The Jammu and Kashmir High Court recently quashed a plea seeking to include Hindu groups and Sikhs into the Prime Minister job package for Kashmiri Pandits. The court said that the pleaded group is a separate identifiable community from Kashmir Pandits, Scheduled Caste, Schedule Tribes, and many others.
Justice Sanjay Kumar on Tuesday pronounced judgment in the said matter of Rajeshwar Singh & Ors v. Union of India & Ors., wherein he said that every individual living in Kashmir is not a Kashmiri Pandit and thus can’t avail the benefits available to the members of the Kashmiri Pandits Community.
It was pleaded that the petitioner community has also been suffering the same, for ages which the privileged community is given an exception to. The court made a statement in response to this which sustains the distinction of the Hindu groups and Sikhs from Kashmiri pandits. The Court refused to group them as Kashmiri Pandits are preposterous and cannot be accepted.
The adjudicator said, “It can’t be rejected that Kashmiri Pandits is a gathering of Kashmiri speaking Brahmins living in the valley with an unmistakable culture, dress, traditions and customs in this manner it is hard to acknowledge that the Kshatriyas, Rajputs, Planned Station, Booked Clans, are essential for Kashmiri Pandits People group and ought to be given the advantage of the Prime Minister reexamined bundle for return and restoration of Kashmiri migrants as contended by the learned counsel.”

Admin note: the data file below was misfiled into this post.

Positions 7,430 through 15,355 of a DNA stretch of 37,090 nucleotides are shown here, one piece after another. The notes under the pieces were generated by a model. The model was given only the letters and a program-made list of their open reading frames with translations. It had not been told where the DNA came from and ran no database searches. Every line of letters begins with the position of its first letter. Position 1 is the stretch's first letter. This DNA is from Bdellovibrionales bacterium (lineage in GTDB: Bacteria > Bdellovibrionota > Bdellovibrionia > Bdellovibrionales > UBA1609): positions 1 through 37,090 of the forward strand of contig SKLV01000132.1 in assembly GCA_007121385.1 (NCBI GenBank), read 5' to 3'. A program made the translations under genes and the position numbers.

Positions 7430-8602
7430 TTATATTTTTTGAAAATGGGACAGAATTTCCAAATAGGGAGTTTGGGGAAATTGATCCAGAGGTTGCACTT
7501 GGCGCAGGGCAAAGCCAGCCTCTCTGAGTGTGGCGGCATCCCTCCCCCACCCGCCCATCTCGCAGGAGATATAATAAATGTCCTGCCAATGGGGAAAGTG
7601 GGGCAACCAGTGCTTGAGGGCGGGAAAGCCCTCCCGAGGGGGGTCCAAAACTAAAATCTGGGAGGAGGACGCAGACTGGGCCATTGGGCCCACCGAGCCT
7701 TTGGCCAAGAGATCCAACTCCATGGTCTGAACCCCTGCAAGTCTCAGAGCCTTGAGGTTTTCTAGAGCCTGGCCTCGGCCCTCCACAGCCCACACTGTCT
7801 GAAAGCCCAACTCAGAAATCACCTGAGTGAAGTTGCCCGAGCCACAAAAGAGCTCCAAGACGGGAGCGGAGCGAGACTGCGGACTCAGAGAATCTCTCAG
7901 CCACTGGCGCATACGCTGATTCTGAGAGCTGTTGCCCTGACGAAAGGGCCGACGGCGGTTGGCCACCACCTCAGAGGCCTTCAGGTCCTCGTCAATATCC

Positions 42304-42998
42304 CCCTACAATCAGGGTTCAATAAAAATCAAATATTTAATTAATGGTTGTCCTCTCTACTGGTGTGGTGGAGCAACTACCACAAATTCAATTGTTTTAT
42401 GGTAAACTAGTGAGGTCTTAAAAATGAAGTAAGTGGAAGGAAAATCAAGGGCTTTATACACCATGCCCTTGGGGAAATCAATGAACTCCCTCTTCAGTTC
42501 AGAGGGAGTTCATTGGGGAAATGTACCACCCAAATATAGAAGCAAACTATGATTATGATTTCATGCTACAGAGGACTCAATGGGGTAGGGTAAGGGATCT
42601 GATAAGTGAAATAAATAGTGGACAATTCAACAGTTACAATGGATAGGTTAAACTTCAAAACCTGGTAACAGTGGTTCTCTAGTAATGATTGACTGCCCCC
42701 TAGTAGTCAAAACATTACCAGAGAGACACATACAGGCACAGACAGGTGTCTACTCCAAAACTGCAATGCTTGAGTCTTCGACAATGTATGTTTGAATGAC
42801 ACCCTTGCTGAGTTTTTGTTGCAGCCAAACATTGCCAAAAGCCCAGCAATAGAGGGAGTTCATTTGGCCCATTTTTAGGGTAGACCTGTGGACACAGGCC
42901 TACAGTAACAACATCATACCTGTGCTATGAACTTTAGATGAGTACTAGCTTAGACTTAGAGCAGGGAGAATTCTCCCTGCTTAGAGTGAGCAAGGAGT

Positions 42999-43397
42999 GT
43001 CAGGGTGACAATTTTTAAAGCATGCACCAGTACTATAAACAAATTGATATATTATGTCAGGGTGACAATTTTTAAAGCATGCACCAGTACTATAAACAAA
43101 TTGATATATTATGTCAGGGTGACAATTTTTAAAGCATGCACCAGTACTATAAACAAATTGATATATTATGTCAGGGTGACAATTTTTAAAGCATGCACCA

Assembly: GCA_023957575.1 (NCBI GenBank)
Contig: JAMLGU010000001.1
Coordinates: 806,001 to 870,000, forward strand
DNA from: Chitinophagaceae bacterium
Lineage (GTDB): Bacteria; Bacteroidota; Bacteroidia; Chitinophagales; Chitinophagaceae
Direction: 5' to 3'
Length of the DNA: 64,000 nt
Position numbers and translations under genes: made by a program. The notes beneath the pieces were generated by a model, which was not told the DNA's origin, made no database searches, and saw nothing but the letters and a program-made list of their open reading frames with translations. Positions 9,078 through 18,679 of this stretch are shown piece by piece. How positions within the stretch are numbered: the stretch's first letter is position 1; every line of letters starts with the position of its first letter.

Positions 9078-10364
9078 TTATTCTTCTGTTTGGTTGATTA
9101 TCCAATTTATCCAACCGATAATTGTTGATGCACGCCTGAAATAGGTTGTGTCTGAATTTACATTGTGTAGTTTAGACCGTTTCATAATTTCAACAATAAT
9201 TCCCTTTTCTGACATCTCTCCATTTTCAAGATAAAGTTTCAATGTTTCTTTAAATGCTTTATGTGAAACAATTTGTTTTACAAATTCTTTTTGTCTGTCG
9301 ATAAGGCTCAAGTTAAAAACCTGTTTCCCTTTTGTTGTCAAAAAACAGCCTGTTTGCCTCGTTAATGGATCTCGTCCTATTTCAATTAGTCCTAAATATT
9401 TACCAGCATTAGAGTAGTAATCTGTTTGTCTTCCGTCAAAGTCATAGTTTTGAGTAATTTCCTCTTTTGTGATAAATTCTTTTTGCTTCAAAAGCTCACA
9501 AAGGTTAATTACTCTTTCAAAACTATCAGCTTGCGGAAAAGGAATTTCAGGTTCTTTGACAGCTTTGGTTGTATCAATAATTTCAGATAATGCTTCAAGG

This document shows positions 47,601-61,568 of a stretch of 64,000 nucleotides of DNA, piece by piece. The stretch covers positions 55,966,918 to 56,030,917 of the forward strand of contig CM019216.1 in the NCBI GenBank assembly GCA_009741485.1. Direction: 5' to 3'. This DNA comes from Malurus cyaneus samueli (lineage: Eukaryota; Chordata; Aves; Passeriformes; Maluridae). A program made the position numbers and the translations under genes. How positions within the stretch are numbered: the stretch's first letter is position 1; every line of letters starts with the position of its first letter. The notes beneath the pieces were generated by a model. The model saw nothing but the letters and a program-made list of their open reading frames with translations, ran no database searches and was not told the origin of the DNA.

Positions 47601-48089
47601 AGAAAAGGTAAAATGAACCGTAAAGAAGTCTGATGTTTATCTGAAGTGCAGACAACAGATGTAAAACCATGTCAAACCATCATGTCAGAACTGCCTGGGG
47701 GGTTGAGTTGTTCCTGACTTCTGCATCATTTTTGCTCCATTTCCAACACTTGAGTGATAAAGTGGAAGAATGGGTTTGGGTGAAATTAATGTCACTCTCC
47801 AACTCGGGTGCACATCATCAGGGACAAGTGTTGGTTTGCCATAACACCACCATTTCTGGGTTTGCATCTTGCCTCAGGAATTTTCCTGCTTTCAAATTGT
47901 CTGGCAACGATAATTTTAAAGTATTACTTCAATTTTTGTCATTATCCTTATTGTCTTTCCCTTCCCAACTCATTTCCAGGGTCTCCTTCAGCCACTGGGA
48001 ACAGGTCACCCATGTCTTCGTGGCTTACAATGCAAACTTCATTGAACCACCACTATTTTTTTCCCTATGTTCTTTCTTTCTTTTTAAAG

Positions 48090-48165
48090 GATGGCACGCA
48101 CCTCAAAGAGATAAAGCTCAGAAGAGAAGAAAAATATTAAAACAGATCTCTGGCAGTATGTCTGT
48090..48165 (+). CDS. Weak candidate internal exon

In the year 2009, then Prime Minister Dr Manmohan Singh rolled out a package of relief for the return and rehabilitation of the migrants of Kashmir. Under this 6000 government jobs were offered to the community, out of which 4000 had already been fulfilled. Vacancies of 2000 seats were posted by the Jammu and Kashmir Selection Board.
Later on in the year 2020, the packaged scheme was revised and included pandits who have not migrated from Kashmir, provided, a certificate of non-migration issued by the Deputy Commissioner.
It was brought to the court notice that the Deputy Commissioner refused to issue the certificate to the non-Kashmiri Pandit Hindu, which was challenged on the basis that the benefit cannot be restricted to only one set of beneficiaries.
The aggrieved group filed a petition seeking inclusion in the same. Later on, the court quashed the petition and rejected the plea to include Hindu and Sikh groups in the scheme.
The petitioner contended that the term “Kashmiri Pandits” used in SRO 425 of 2017 is wide enough to be interpreted that all non-migrant communities and Hindu Castes residing in Kashmir have suffered the same cruelties as Kashmiri Pandits.
It is still a matter of discussion as to whether the petitioners who are Hindus but not Kashmiri Pandits can still be covered in the ambit of the term “Kashmiri Pandits” as stated by the Court.